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Thursday, May 23, 2013
A Sight for Sore EyesPosted Friday, June 22, 2007, at 3:16 PM
Last Saturday (June 16) when I was covering the fundraising baseball tournament for Fort Scott Community College's baseball program, I looked at the scoreboard…and I could not tell what the heck it was saying.
And considering that I was *running* the scoreboard at the time, that's a pretty bad thing.
Here's the problem: So many lights are either burned out permanently or stuck on permanently that it makes the scoreboard difficult to read. And for that to be the scoreboard on the field that hosts a rising junior college program and one of the better high school baseball programs in the state just isn't right somehow.
In retrospect, it probably really wasn't a cool idea to put a flagpole on top of the scoreboard when it was installed. Lightning hit that pole at least once before it was a year old. Another time, someone had left the original controller plugged in and a power surge zapped that. The controller for the scoreboard now is some sort of football/baseball hybrid and it confuses people who aren't used to it.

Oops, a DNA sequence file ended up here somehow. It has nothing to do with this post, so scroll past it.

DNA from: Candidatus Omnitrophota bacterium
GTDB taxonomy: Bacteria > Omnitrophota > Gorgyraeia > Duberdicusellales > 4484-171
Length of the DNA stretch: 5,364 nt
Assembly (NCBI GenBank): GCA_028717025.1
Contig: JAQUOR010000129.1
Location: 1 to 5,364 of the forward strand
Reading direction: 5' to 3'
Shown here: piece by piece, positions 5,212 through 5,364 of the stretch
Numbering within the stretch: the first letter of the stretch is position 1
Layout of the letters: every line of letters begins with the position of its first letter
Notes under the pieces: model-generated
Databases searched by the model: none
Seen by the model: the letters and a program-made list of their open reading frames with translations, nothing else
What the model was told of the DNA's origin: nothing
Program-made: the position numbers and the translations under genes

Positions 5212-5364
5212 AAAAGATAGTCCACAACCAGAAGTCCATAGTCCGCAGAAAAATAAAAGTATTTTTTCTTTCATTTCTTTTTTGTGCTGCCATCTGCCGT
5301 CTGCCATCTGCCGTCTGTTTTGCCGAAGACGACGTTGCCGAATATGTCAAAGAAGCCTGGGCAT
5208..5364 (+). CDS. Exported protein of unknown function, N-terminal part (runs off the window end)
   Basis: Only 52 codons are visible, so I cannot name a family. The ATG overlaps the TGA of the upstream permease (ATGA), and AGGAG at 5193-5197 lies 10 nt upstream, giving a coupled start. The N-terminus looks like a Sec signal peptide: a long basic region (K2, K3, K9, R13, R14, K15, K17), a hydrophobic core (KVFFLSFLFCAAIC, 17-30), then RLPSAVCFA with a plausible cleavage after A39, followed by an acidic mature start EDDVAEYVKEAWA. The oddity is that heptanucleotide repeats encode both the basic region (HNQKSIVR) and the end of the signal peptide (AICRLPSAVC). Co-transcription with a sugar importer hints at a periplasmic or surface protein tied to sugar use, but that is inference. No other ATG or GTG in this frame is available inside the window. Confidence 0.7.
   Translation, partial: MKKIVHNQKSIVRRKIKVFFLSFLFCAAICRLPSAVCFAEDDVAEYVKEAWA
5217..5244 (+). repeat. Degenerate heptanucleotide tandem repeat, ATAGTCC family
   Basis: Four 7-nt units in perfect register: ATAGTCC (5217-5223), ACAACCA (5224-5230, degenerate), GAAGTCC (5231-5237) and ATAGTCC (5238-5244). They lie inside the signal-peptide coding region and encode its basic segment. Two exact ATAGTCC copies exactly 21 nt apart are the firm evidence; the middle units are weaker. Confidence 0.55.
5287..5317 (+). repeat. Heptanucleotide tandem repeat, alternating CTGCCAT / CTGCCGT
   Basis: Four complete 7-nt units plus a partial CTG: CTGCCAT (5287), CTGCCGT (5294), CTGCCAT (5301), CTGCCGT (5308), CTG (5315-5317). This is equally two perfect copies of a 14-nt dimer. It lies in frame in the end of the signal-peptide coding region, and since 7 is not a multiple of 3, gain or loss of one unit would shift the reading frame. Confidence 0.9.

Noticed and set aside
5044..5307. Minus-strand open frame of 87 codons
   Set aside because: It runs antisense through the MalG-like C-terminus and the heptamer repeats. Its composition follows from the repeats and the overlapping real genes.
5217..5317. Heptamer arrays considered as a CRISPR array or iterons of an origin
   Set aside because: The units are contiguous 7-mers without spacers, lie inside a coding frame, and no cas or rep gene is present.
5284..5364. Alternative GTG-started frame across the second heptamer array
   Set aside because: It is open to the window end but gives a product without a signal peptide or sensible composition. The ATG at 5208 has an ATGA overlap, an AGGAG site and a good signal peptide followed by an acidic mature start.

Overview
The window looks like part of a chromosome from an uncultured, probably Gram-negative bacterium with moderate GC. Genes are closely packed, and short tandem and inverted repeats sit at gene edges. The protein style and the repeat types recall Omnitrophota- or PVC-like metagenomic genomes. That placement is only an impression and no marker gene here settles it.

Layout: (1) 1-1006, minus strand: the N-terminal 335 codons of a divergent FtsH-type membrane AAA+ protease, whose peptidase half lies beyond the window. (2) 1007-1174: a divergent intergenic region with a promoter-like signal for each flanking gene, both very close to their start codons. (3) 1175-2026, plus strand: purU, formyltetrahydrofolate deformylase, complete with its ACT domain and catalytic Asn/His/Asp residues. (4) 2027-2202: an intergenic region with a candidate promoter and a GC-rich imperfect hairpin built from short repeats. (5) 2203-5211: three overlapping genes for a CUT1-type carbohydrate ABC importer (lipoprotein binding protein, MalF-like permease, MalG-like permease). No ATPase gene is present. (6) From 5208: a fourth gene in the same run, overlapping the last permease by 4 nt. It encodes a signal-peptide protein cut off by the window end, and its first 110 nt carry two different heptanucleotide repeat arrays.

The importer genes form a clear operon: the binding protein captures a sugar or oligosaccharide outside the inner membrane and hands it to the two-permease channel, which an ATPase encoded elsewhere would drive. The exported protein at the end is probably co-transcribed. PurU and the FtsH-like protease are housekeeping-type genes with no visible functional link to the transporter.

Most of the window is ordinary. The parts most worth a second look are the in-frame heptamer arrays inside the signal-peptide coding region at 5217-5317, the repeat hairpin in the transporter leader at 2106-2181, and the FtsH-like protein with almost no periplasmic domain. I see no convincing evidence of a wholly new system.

After three innings of one of the games, the scoreboard read something like this (where the "-" represents a blank square because that inning hadn't yet taken place):
The "*" represents a character I can't replicate on a keyboard. It's sort of like a "7" with an extra angled bar coming out of the point of it. The "C" should have been a zero.
The "Z" is supposed to be another "2" but certain lights are burned out -- forever. And yes, 2 plus 2 plus 5 is NOT 8, but that's how the lights were.
And if the visitors have only scored one run at any point in the game, it still looks like a "4" because some of the lights in that box won't turn off.
Also, because of the way the internal computer works, any time a team scores 10 or more runs in an inning, the run total will automatically be wrong. The computer can't add more than nine runs in each inning. So you either have to live with the wrong total or add runs to innings prior to the 10-run inning to make the total right (but the individual innings wrong).
Now I know that the scoreboard can't be replaced tomorrow and it's probably practically impossible to replace it before the start of the next college season in March. I'm just hoping to get the ball rolling.
But last week, the college was hoping to impress a few of the players on the teams that came down and some of the parents with the nice practice facility, locker room and playing area that it has to offer recruits. But what a lot of the parents of those players saw was a scoreboard that was often incomprehensible.
Throw a suggestion down in the comments below or ask one of the college officials or the members of the FSCC Board of Trustees about what might be done to address the situation.
After all, it's hard to keep score if the scoreboard doesn't work.
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